If you browsed the latest security headlines, you'd probably think the majority of data breaches were related to hackers, political activists, malware or phishing. While the latter two hint at it, the truth is that nearly half of all data breaches can be traced back to insiders in some capacity.
A set of vulnerabilities in AMD chipsets that gives attackers enduring persistence on machines appears to be legitimate. But experts are questioning the motivations of the Israeli security company that found the flaws, contending it ambushed AMD to maximize attention.
President Donald Trump has blocked a bid by Singapore's Broadcom to acquire U.S. chipmaker Qualcomm on the grounds that it could impact national security, including the United States' ability to help shape future mobile telephony standards.
Kaspersky Lab says it has uncovered an elegantly written piece of malware that leverages a Latvian-designed router to launch stealthy attacks. The security firm hints that the malicious code could only have come from a well-resourced attacker, but it stops short of naming one.
Anyone who dined out at one of 166 Applebee's restaurants in 15 states may have had their payment card details compromised by point-of-sale malware infections that began in November 2017, RMH Franchise Holdings warns.
Equifax has identified 2.4 million U.S. consumers whose names and snippets of their driver's license numbers were stolen, adding to one of the worst breaches in history, which resulted in personal data for most U.S. adults being exposed.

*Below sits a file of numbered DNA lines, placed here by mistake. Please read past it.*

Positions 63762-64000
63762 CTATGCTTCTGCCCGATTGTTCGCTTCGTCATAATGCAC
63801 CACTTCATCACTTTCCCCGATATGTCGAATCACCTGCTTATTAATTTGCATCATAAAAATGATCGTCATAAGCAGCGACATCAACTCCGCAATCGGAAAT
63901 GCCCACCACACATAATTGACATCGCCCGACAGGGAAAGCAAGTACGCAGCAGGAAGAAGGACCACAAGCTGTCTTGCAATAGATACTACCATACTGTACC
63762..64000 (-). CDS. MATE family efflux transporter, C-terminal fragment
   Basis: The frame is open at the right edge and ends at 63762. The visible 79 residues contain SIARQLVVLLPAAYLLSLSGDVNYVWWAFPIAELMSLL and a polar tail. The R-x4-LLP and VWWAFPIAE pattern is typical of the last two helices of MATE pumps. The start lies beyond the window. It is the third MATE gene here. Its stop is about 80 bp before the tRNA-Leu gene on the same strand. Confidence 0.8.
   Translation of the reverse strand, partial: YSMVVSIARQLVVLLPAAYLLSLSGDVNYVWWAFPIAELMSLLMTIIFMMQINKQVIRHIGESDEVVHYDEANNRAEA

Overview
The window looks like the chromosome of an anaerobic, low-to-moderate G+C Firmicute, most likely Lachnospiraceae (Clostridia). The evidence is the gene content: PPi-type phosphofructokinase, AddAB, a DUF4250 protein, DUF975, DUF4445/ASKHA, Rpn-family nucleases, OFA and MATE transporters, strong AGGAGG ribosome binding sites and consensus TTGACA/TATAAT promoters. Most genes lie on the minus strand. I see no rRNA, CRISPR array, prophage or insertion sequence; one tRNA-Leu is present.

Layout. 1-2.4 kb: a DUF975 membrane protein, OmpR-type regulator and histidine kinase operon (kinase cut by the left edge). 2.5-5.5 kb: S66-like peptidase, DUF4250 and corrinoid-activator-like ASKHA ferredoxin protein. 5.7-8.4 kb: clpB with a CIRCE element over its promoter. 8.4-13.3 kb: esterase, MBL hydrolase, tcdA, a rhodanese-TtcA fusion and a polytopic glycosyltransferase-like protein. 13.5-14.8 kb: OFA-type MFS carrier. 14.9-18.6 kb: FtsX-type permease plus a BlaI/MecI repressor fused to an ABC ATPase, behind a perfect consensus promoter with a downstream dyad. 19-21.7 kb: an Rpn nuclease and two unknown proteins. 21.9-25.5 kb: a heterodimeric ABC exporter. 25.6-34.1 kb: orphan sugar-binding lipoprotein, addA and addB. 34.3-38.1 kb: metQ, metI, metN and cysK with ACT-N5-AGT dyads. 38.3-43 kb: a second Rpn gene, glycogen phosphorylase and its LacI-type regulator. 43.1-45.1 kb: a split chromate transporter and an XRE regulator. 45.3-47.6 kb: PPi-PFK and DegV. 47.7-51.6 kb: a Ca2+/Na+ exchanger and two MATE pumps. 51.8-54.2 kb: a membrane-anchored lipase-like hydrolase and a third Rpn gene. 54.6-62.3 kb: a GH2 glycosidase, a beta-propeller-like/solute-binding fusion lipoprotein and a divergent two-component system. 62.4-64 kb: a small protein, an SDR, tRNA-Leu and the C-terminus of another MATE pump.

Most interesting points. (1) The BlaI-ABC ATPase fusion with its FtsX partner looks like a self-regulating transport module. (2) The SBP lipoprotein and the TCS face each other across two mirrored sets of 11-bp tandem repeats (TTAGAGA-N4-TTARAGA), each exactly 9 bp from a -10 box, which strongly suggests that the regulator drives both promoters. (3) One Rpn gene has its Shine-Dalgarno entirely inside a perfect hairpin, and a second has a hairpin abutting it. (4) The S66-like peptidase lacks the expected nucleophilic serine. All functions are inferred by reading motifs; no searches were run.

Digital certificate vendor Trustico is sparring with DigiCert, which recently took over Symantec's digital certificate business, over a serious security incident. The private keys for at least 23,000 Trustico digital certificates have been compromised, prompting a scramble to protect affected websites.
A new strain of the Petya ransomware called "Bad Rabbit" is impacting business and sweeping across Russia and Ukraine, among other Eastern European countries. Like many of the other ransomware outbreaks, understanding fact from fiction is the first step in staying safe.
An analysis of a massive 8.8 GB trove of files containing usernames and plaintext passwords suggests hundreds of services may have experienced unreported or undiscovered data breaches. Data breach expert Troy Hunt says the trove of 80 million records appears to contain fresh data.
Attorney Steven Teppler, who recently wrote a report that addresses risks related to the internet of things, offers insights on risk management steps organizations in all sectors must take as IoT devices proliferate in the enterprise.
As banking institutions of all sizes maximize their digital channels, there is growing tension between the need to prevent fraud and the desire to maintain a frictionless customer experience. IBM Trusteer's Valerie Bradford discusses how to defuse this tension.
Intel faces 32 lawsuits filed over the trio of flaws in its CPUs known as Meltdown and Spectre, seeking damages for the security vulnerabilities as well as alleged insider trading. The flaws have also been cited in lawsuits against chipmakers AMD and ARM, as well as against Apple.
As internet of things devices become increasingly common in the enterprise, CISOs must lead the way in making sure emerging security issues, including a higher risk of distributed denial-of-service attacks, are adequately addressed, says John Pescatore of the SANS Institute, which offers training for CISOs and others.
Equifax says that its digital forensic investigators have found that while its tally of 145.5 million U.S. breach victims hasn't changed, more of them had their email addresses, tax identification numbers and driver's license information exfiltrated.
A hacking team dubbed "Group 123" with apparent ties to the government of North Korea has been exploiting a zero-day vulnerability in the Flash browser plug-in, likely to hack high-value targets. Adobe has released an emergency Flash update with security fixes. Or organizations could simply stop using Flash.